PSA Set Registry
Collecting the 1961 Fleer Basketball Card Set
A Snapshot of an Evolving NBA
by Richard Garfein
In looking back at the history of basketball cards, one is immediately struck by how unpopular they must have been, and unprofitable for manufacturers - who would periodically venture into the market and then quickly depart.
- Bowman issued a basketball set in 1948 and that was it - even as they continued on with baseball and football.
- Topps gave it a try in 1957 on the heels of Bill Russell's entry into the league and the Celtics' first championship, but they quit after one year.
- The 1961 Fleer set came along four years later for what would be a one-year run.
- Topps returned in 1969 with Kareem Abdul Jabbar's (Lew Alcindor's) entry into the league and the rise of the Knicks. This time, they lasted through the 1981-82 season but gave it up again - even as league attendance was on the rise.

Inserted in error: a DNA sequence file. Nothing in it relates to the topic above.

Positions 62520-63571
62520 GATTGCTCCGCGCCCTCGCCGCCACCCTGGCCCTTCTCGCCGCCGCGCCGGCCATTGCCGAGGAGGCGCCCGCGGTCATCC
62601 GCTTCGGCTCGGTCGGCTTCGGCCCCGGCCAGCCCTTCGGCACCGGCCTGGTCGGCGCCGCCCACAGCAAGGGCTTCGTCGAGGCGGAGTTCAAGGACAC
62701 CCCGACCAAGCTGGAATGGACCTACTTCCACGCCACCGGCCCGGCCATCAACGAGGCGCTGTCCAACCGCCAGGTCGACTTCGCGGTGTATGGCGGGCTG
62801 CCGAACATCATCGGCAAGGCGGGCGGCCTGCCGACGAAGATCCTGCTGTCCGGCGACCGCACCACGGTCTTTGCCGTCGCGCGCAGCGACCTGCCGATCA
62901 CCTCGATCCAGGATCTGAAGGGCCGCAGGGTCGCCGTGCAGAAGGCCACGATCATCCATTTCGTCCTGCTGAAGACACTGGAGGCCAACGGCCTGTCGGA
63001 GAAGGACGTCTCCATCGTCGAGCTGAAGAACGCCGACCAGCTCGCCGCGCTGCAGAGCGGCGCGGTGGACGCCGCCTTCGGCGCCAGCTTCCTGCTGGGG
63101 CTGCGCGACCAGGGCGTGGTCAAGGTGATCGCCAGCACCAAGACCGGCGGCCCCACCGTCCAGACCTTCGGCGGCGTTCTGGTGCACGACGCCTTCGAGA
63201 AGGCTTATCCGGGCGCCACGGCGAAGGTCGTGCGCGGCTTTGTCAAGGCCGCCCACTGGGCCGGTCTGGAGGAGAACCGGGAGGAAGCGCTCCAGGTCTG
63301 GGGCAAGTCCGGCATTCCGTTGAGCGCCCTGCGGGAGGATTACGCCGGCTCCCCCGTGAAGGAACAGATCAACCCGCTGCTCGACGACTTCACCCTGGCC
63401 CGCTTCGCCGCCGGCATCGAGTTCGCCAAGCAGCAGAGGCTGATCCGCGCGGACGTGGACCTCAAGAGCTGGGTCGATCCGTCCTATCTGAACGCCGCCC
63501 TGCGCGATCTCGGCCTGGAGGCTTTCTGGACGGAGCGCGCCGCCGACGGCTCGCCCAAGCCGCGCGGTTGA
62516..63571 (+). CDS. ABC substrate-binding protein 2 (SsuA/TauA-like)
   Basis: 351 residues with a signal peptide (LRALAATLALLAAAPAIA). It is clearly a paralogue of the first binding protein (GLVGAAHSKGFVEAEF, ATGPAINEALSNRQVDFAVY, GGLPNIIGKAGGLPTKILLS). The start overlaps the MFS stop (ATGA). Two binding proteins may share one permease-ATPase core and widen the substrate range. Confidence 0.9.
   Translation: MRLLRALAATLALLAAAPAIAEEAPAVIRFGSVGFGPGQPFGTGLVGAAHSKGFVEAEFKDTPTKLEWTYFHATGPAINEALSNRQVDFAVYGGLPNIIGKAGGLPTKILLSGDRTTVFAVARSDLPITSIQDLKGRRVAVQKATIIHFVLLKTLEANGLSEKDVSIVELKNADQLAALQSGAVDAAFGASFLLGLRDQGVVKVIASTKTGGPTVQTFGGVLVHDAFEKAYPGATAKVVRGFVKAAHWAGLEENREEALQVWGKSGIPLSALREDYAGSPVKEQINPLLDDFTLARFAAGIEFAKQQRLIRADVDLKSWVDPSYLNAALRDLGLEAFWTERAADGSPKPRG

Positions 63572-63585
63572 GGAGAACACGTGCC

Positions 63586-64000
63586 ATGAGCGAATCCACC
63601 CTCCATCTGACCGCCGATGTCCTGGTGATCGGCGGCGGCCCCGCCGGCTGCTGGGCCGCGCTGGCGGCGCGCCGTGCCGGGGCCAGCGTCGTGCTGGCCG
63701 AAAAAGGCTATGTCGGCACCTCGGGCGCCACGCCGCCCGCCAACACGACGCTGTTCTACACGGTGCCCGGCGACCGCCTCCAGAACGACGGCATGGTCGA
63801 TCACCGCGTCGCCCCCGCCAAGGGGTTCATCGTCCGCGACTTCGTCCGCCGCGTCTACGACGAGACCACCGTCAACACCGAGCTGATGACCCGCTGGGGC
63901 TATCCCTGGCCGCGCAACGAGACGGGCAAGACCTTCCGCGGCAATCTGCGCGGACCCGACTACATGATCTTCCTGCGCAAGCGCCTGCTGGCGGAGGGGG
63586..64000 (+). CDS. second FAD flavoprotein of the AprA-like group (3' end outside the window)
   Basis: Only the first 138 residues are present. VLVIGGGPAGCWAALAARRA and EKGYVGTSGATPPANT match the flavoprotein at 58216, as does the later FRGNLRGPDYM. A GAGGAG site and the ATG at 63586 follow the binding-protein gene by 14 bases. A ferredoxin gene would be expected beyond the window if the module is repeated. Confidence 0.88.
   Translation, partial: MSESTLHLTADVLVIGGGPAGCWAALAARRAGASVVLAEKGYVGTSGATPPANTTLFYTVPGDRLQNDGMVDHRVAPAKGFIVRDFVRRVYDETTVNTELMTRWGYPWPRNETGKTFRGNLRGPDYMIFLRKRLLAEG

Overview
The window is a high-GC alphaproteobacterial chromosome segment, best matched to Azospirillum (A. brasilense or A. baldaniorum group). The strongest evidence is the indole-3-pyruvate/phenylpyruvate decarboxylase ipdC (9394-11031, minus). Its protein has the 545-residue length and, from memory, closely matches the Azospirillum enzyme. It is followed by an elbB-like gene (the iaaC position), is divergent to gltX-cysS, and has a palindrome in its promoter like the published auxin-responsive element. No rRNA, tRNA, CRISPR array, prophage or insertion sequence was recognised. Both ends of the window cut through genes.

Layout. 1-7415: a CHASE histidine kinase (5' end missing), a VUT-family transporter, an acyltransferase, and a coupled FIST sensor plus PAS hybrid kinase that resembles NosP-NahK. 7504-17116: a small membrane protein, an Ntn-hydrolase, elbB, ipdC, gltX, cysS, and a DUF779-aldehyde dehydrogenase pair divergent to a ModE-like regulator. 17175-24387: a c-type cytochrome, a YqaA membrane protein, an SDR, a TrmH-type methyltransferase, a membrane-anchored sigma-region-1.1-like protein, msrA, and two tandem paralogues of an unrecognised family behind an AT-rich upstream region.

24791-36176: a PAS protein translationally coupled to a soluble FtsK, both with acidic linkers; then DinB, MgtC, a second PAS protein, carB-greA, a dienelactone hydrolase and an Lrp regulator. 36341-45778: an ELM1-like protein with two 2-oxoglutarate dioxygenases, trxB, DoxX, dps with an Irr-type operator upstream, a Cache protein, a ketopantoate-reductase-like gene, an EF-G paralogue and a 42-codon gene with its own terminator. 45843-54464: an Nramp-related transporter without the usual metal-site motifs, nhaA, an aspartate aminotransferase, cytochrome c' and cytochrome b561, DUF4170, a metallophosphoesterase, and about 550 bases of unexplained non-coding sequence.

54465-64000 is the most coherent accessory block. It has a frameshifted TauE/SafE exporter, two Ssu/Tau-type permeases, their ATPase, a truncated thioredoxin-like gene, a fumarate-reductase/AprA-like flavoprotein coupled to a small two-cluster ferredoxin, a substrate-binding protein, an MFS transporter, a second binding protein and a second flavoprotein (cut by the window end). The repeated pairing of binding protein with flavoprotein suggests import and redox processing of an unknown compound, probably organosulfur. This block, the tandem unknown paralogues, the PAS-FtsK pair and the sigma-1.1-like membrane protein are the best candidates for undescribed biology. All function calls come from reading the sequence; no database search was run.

- Finally, with the arrival of 1986 Fleer and the iconic Michael Jordan rookie card, basketball cards would be here to stay.
So, as irony would have it, due to this lack of popularity, the 1961 Fleer set takes on special significance - both from a historical perspective and as a collectible. It is the only major basketball set that we have during a 12-year period of growth, evolution, and modernization of the NBA.
Composition of the Set
First, some basics about the set. The 1961 Fleer set consists of just 66 cards with only 44 players represented. Twenty-two of the 44 players have a second "In Action" (IA) card featuring a live game photo. Generally, the star players got the honor of an IA card, but it wasn't a perfect science. Somehow, all-time greats like Hal Greer, Sam Jones, and Len Wilkens didn't get an IA card.
The 44 core cards are listed alphabetically (1-44), albeit with Al Attles as the #1 card and Paul Arizin as the #2. The 22 IA cards are also listed alphabetically (cards 45-66). Jerry West's IA card (#66) is the last one in the set.